Dr. Rose Baker

Our January 2019 Teaching Excellence Spotlight awardee is Dr. Rose Baker, Assistant Professor in the Department of Learning Technologies. A lifelong educator, Dr. Baker has been teaching since she was a child when she taught her sibling and other neighborhood children how to count and has not stopped since.

Picture of Dr. Rose Baker.

“Her students know that her door is always open and that, after you walk in, Dr. Baker will not let you walk out until she has both answered all of your questions and put you back on track.” – Jennie Johnson, a current student who nominated Dr. Baker

How long have you been teaching?

Teaching has been part of what I have done for most of my life. I have been teaching professionally for 31 years. I had been a tutor for eight years before I walked into my first classroom. Teaching was also part of growing up as I taught my neighbor’s daughters and my younger sister how to tie their shoes, count, say their alphabet, and read before they all went to kindergarten.

What classes have you taught/do you teach at UNT?

Here at UNT I teach project management in applied technology performance improvement; evaluation and accountability in applied technology, secondary data analysis in learning technologies, and the research seminar for doctoral students. I have taught entrepreneurship and performance improvement, research techniques in applied technology and training, research capstones for master’s degree students in workforce learning and performance, and independent studies for master’s and doctoral degree students.

How have you worked on developing your teaching skills?

In 2016, I participated in the CLEAR Course Design Institute. Even though my doctoral degree is in instructional systems, the CDI offered a wealth of information to help me develop a solid foundation for the secondary data analysis course. This helped me to develop and teach a course that is complex yet attainable in a single semester.

Did you ever take formal classes or trainings on teaching in graduate school? What about later on in your teaching?

Prior to seeking the master’s and doctoral degrees, I was required to complete 24 credits related to teaching and student engagement as a requirement for my Instructional II Certification to teach in the public school. This covered many topics related to student motivation, feedback formation, classroom management, and creative ways of using technology to support educational objectives.

As for later in my teaching, I very much enjoy participating in massive open online courses (MOOCs). I participated in several that were related to instructional design models and instructional development. I have also participated in MOOCs as a way to look at the instructional design and student engagement to inform how I design classes and interact with students in an online environment.

What are some of the biggest challenges you have faced teaching, and how did you overcome them?

Some of the biggest challenges to teaching are engaging and motivating students who can be classified as Black Swan events in education. A Black Swan event is one that either happens when you do not expect it to happen or doesn’t happen when you expect it to happen. A Black Swan event in education is when a learner you expect to understand the material just doesn’t understand or when a learner gets the information quickly and then is bored because there is no challenge to the content.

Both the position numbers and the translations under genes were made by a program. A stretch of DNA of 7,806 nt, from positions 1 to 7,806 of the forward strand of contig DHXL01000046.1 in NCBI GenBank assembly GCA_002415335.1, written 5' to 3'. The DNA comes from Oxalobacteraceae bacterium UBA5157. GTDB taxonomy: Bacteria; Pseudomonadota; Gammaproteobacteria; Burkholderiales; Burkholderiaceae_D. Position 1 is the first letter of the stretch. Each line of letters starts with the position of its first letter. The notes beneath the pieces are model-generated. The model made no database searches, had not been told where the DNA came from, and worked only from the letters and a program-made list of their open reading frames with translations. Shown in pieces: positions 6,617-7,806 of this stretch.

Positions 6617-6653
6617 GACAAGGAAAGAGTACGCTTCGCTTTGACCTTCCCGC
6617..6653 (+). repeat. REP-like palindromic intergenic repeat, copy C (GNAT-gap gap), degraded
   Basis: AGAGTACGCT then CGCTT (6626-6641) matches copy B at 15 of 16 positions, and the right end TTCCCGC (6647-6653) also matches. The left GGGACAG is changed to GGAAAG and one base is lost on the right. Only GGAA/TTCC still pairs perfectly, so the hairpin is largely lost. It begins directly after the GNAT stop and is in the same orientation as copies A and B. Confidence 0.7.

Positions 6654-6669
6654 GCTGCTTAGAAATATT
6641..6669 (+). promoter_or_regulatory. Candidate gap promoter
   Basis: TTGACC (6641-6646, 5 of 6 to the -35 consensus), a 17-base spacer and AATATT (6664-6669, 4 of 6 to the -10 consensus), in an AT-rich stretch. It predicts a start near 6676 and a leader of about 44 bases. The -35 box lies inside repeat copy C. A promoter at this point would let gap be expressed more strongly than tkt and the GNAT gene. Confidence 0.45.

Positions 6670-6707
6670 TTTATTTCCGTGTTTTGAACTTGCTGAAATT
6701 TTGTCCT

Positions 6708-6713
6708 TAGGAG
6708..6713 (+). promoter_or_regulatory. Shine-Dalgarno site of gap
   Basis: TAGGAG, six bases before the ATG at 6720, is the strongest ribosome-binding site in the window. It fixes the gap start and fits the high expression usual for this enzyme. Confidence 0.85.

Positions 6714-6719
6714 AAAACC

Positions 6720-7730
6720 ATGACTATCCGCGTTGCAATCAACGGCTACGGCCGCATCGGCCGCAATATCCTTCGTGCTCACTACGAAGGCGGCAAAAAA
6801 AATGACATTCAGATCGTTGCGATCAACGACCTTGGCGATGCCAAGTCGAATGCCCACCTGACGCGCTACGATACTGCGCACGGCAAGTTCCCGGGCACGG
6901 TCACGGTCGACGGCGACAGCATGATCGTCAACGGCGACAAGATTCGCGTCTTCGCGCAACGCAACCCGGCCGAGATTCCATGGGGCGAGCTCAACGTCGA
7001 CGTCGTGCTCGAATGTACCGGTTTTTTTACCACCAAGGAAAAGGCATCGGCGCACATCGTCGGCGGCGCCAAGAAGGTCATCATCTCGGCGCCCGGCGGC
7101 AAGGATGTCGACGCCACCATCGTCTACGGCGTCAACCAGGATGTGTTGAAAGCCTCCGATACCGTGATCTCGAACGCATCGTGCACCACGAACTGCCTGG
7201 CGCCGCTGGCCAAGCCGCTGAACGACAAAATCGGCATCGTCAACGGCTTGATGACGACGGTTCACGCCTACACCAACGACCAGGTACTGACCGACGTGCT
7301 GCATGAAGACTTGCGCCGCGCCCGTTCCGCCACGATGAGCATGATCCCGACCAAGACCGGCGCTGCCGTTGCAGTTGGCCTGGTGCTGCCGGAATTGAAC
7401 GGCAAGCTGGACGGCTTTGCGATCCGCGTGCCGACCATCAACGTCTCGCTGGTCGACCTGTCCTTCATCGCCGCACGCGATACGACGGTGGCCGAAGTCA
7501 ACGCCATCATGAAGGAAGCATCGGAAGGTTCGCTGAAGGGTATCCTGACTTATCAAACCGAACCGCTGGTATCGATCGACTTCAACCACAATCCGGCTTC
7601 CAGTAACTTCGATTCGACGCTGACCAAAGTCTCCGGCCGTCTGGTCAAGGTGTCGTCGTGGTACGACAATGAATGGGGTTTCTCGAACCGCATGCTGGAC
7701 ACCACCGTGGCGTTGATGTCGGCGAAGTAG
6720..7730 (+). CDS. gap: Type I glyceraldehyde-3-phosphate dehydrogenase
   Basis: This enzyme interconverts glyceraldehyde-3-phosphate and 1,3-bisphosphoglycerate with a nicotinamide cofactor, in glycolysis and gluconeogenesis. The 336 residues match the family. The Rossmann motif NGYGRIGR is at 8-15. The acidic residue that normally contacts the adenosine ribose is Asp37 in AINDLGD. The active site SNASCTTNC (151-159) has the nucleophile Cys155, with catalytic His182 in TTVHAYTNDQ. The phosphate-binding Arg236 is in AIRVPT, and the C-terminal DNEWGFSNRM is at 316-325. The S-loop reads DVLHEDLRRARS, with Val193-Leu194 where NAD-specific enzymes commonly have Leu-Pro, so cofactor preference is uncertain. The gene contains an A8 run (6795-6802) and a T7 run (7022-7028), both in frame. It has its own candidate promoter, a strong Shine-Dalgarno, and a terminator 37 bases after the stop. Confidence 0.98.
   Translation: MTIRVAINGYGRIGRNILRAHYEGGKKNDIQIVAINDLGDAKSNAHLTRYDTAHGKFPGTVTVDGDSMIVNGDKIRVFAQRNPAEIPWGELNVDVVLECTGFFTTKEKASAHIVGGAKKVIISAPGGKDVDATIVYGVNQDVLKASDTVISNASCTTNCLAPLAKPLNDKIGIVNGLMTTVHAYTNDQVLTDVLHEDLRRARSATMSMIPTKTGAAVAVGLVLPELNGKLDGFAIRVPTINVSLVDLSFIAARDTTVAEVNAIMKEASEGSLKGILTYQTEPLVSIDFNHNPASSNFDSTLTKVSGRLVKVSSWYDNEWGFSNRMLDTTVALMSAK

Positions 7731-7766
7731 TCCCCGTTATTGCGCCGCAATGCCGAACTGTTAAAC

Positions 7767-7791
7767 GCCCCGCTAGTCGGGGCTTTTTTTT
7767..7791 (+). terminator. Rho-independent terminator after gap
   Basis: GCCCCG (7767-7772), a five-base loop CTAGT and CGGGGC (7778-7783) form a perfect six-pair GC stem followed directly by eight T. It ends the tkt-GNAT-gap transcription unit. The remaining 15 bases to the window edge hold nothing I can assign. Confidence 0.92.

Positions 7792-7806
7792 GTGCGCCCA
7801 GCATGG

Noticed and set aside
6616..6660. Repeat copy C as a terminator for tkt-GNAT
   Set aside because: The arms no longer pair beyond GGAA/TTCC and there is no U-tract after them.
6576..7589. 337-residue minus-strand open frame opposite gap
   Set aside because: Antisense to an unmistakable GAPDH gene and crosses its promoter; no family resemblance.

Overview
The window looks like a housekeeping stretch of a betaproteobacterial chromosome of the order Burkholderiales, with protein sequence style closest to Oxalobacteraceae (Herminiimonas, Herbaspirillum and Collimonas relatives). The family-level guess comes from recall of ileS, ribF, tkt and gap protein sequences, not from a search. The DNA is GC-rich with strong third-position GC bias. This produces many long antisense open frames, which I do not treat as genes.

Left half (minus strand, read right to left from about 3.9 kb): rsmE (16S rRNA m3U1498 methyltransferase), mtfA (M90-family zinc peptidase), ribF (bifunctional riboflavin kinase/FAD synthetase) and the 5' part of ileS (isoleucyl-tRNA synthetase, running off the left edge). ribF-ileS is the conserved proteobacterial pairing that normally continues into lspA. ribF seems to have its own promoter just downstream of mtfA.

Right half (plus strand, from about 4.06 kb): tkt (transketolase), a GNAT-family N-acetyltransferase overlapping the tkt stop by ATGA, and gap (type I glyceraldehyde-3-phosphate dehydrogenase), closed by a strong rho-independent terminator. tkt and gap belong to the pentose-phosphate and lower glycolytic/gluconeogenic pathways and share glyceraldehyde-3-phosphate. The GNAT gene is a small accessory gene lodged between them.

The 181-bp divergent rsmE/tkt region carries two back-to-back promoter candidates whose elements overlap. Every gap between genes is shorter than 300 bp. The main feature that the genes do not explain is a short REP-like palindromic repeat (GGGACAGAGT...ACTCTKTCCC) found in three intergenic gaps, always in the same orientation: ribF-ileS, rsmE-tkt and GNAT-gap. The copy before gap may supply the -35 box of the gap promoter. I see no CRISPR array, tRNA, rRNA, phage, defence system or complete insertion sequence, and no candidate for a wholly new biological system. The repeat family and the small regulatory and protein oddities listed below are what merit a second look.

A way to address Black Swan events in education is to use adaptive education. I have been exploring the design of courses that have used adaptive education and the programming behind personalizing learning. I am working to develop a course that uses adaptive education techniques so that students classified as either type of Black Swan event will have the materials and information necessary to scaffold their learning or provide the desired challenge in the course.

How would you describe your approach to teaching?

My approach to teaching is to provide a safe place for students to make mistakes, learn from those mistakes, and apply what they have learned in a way that helps grow their confidence and knowledge. My philosophy of education is based upon the idea that learners can master a topic given enough time and effort from their participation and my guidance. I often describe my teaching style to students as they are like little birds in the nest, and I am helping them strengthen their wings so that they can fly. Being in my classroom and the support that I give them is the safety of the nest and soon they will be able to take off on their own. The core element to my approach to teaching is that I communicate to the students that I believe in them, and the scaffolds that they might need will be available.

What resources do you find most helpful to your teaching practice?

I have a shelf full of books in my office that have been informative; however, the most valuable resources that have been most helpful to my teaching practice have been other teachers. I learn from their experiences by talking with them and listening to their successes and failures in the classroom. The team-based activities and talking with the others in the CDI were highly informative. Since participating, I have made appointments to talk with CLEAR instructional designers about best practices.

Another way to acquire these stories is through publications and webinars. I receive alerts for new articles about adaptive learning and personalized learning environments about once a month. For the webinars, I registered for communication from leading companies that produce adaptive learning environments and have participated in their events to observe what others have done.